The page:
Guild Mortgage Service, Provided by London & Country Mortgages

YOUR HOME OR PROPERTY MAY BE REPOSSESSED IF YOU DO NOT KEEP UP REPAYMENTS ON YOUR MORTGAGE

The FCA does not regulate most Buy to let mortgages.


03Feb

LAND REGISTRY DATA: NOVEMBER 2015 (released 30 December 2015)

The headline statistics of the November 2015 Land Registry report on house prices are identical to those reported for October, the monthly increase in average house prices across England and Wales being 0.4 per cent and the overall annual price change 5.6 per cent. 

Regionally, the highest monthly increase was seen in London at 1.6 per cent, followed by the North East at 1.3 per cent; prices decreased in the West Midlands, East Midlands and Yorkshire & The Humber with falls of 0.3 per cent, 0.7 per cent and 0.9 per cent respectively.

The average house price in England & Wales now stands at £186,325 and in London at £506,724. London saw the highest annual change in prices at 11.2 per cent, followed by the East at 9.8 per cent and the South East at 8.0 per cent. The lowest annual increase was seen in Yorkshire & The Humber and the North East, both at 1.3 per cent, but no region experienced a fall. Reversing last month’s statistics on property types, detached properties showed the highest annual increase at 5.8 per cent, while the lowest increase was seen in terraced properties at 5.2 per cent.

In greater detail, ten counties and unitary authorities saw an annual fall in prices, the greatest being Hartlepool at minus 2.5 per cent; Reading again experienced the highest annual rise at 16.2 per cent. The strongest monthly growth was seen in Merthyr Tydfil with an increase of 3.5 per cent, while Ceredigion had the most significant monthly drop at minus 3.3 per cent. Eight counties and unitary authorities saw no monthly price change.

Of the metropolitan districts, Knowsley again showed the largest annual price increase at 11.2 per cent; six districts saw a fall, the greatest being Barnsley at minus 3.7 per cent. South Tyneside experienced the highest monthly price increase at 2 per cent, while Sunderland saw the greatest monthly fall with a movement of minus 2.1 per cent.

Of the London boroughs, Hillingdon had the highest annual price rise at 14.4 per cent, while Kensington & Chelsea saw the smallest annual increase at 0.3 per cent. On a monthly basis, Barking & Dagenham showed the highest increase at 2.2 per cent. Richmond upon Thames and Kensington & Chelsea experienced monthly falls of minus 0.3 per cent and minus 1.4 per cent respectively. 

The volume of properties sold in September 2015 was 8 per cent lower than a year earlier in England and Wales and 13 per cent lower in London. Over the same period, properties sold for more than £1 million across England and Wales as a whole increased by one per cent but fell in London by two per cent. 

Month on month, the total number of properties sold across England and Wales fell from 74,596 in August to 72397 in September – a decrease of 2.9 per cent. The number of property transactions from June 2015 to September 2015 averaged 79,315 per month, compared to 83,095 over the same period a year earlier.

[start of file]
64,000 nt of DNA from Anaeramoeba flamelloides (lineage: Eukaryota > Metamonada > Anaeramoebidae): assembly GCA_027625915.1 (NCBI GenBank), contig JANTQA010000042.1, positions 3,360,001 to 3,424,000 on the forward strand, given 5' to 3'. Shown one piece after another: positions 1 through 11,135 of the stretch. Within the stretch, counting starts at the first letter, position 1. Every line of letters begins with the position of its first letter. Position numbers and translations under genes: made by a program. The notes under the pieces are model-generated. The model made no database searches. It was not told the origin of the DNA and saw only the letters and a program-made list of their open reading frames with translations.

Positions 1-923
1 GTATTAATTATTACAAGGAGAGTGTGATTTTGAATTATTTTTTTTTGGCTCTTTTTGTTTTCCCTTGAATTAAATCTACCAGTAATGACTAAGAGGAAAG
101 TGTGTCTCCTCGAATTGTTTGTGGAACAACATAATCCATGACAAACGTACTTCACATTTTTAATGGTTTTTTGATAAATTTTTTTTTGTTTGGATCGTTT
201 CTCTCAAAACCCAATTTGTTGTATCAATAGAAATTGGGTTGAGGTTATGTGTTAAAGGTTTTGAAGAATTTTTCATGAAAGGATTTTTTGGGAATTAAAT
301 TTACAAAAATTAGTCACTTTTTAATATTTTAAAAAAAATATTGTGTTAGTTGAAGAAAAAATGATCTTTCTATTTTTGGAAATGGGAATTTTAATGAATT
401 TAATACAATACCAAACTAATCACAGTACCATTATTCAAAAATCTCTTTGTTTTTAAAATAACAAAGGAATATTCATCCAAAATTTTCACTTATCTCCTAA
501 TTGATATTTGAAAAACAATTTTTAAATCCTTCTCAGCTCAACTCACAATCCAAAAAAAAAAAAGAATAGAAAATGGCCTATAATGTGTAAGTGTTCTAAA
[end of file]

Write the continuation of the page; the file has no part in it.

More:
03Feb

ECONOMIC NEWS: December 2015/January 2016


At its December 2015 meeting, the Bank of England’s nine-member Monetary Policy Committee again voted by eight to one to hold the UK interest rate at 0.5 per cent amid expectations that inflation will remain low after a sharp fall in the oil price and a levelling off in wage growth. The Bank maintained its view from November that inflation would not exceed one per cent until the second half of 2016. Meanwhile, interest rates for millions of UK savers have sunk to a new low with the average rate on Individual Savings Accounts (ISAs), for example, falling from 0.99 per cent in November to 0.85 per cent in December.

Later in December, the US Federal Reserve voted unanimously to raise interest rates by 25 basis points to between 0.25 per cent and 0.5 per cent – the first rate increase there since 2006. However, it is widely believed that the Bank of England will not follow suit when it meets again in mid-January. 

The Bank of England’s annual survey of 6,000 households compiled by NMG Consulting and published in December 2015, suggests that households ‘appear a little better placed to cope with an increase in interest rates than a year ago’; it also found that the share of mortgagors with high debt servicing ratios had fallen close to an historic low. However, it warned that some households, whose finances were especially vulnerable to a rate hike, might suffer from continued cuts in state spending. The Bank also released figures showing that unsecured debt in November 2015 had reached £2,759 per household, excluding student loans; one reason for this high figure is believed to be the current popularity of car loans – car sales reached a record level in 2015, when, according to the Society of Motor Manufacturers and Traders, some 2.63 million new vehicles were registered.

According to a Trade Union Congress (TUC) survey, published in early January, the proportion of household debt is at its highest for five years. Based on data from the Office of National Statistics (ONS), which includes student loans but excludes mortgages, the average UK home owed 26.5 per cent of its annual income on loans and credit cards in the third quarter of 2015, the highest proportion since 2008. The average amount owed by households is £11,800, the highest level yet. However, debt was proportionately greater in 2008 at more than 30 per cent of household income. 

In addition to low inflation, another factor that keeps the lid on UK interest rates is the current strength of the pound, particularly against the euro, which makes imported goods cheap. However, in early January, the ONS reported that the UK’s trade deficit in goods and services had narrowed in November 2015 after the value of oil imports fell; the three-month figures also showed a narrowing in the trade deficit, down £1.0bn from the previous quarter. 

In a speech early in the New Year, Chancellor George Osborne warned that 2016 is likely to be one of the toughest since the financial crisis; this assertion contrasts with the positive tone of his Autumn Statement, when he said that the UK was ‘growing fast’

untitled-2


Independent customer reviews



Castor Bay Property

4.82 out of 5 - based on 71 customer reviews



Estate Agent and Letting Agent Reviews

 


© Castor Bay 2018. All rights reserved. Terms and Conditions | Privacy Policy | Cookie Policy
Castor Bay Property Ltd. Registered in England.  Company No: 010725546.  Registered Office Address: 70 London Road, Twickenham, TW1 3QS. 

 
 
Castor Bay

Book a Property Valuation